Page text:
U.S. marines confirmed Monday they had shot and killed a suspected pro-Aristide militant who was part of group of militants who fired on a demonstration Sunday, in which six people were killed. Among the dead was Spanish television journalist, Ricardo Ortega. Multinational forces in Haiti say their mission will not change as a result of Sunday's violence.

U.S. Marines who make up the bulk of the multinational force in Haiti say they engaged gunmen twice on Sunday when suspected militants loyal to former President Jean-Bertrand Aristide attacked a large crowd of demonstrators who had gathered in front of the National Palace.

U.S. Marine colonel Mark Garganus, who heads the multinational force in Haiti, said Marines responded according to proper rules of engagement.

Colonel Garganus said he understands how some Haitians are frustrated with the multinational troops after Sunday's violence. "I think the people yesterday were clearly frustrated because it was a situation that was all too common for them, and it was a situation that they hoped we could resolve immediately. We cannot resolve those situations immediately," he said.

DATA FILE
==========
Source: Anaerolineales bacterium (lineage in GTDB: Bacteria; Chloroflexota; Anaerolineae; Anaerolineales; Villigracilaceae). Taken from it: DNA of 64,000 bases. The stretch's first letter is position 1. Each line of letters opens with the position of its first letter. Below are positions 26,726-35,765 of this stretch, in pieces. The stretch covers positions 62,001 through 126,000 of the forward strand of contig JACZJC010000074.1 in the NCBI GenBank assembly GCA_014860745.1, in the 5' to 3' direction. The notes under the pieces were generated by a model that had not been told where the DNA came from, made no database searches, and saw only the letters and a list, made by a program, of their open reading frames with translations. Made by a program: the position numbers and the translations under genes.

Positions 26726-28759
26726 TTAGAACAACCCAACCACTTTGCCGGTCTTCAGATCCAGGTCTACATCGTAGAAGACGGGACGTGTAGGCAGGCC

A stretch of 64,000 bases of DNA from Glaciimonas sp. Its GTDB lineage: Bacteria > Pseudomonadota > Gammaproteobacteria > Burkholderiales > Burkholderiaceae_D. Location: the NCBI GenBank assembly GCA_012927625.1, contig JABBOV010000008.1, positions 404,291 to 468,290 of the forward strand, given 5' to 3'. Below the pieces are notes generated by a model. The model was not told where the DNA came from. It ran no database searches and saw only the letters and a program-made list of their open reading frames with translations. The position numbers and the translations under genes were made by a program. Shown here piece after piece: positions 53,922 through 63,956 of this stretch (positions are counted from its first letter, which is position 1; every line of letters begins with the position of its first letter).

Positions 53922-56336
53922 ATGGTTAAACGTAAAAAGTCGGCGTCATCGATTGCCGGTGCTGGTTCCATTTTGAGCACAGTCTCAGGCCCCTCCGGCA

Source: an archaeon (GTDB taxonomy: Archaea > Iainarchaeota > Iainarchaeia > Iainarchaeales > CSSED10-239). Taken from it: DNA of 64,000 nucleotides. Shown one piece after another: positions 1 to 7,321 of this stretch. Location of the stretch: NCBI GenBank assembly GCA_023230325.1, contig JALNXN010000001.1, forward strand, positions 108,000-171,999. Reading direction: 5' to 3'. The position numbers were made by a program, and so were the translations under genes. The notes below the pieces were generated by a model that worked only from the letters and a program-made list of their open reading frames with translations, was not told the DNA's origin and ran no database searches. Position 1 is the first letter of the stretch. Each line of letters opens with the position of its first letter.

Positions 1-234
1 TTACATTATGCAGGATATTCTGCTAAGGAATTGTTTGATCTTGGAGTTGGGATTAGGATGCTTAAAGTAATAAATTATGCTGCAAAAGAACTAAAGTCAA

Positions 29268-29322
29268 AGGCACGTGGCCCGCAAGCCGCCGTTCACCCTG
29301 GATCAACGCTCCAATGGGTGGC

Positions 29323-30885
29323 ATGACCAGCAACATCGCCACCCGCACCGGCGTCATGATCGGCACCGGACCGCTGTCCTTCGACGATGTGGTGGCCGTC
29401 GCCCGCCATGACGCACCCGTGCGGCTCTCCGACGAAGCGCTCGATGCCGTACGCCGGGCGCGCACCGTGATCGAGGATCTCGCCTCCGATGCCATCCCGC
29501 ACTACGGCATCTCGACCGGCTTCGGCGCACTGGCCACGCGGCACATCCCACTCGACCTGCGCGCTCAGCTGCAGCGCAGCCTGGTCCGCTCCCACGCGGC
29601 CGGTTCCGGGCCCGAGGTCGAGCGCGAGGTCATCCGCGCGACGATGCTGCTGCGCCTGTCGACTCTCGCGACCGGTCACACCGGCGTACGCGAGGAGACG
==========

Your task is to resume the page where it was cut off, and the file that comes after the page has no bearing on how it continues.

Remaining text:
Colonel Garganus said Sunday's violence does not change the multinational mission which is to work with Haiti's police to establish security.

As far as disarming the gangs that allegedly carried out Sunday's violence, Colonel Garganus said he will give all possible help to the Haitian police to accomplish that goal. "Disarmament is not part of my stated mission. It is a police function. However with that said, we will work very closely in cooperation with the Haitian National Police. Once they take the decision that they are going to take the lead on disarmament, we will help them enforce their disarmament policies," he said.

Speaking to the Reuters news agency on Monday, newly-appointed Haitian police chief Leonce Charles confirmed Haitian police will soon begin disarmament operations against armed gangs in the city.

Security was again tested on Monday when hundreds of looters were not stopped as they ransacked a warehouse areas adjacent to the Port-au-Prince airport where the multinational troops are headquartered.

Meanwhile Former Haitian Chief Justice Boniface Alexandre was formally sworn in Haiti's new interim president on Monday. Mr. Alexandre was sworn in behind closed doors, in the hours following Jean Bertrand Aristide's departure from Haiti on February 29. Monday's ceremony was described by U.S. and Haitian officials as a formalization of his presidency. In remarks during the swearing in, Mr. Alexandre called for national reconciliation and new elections.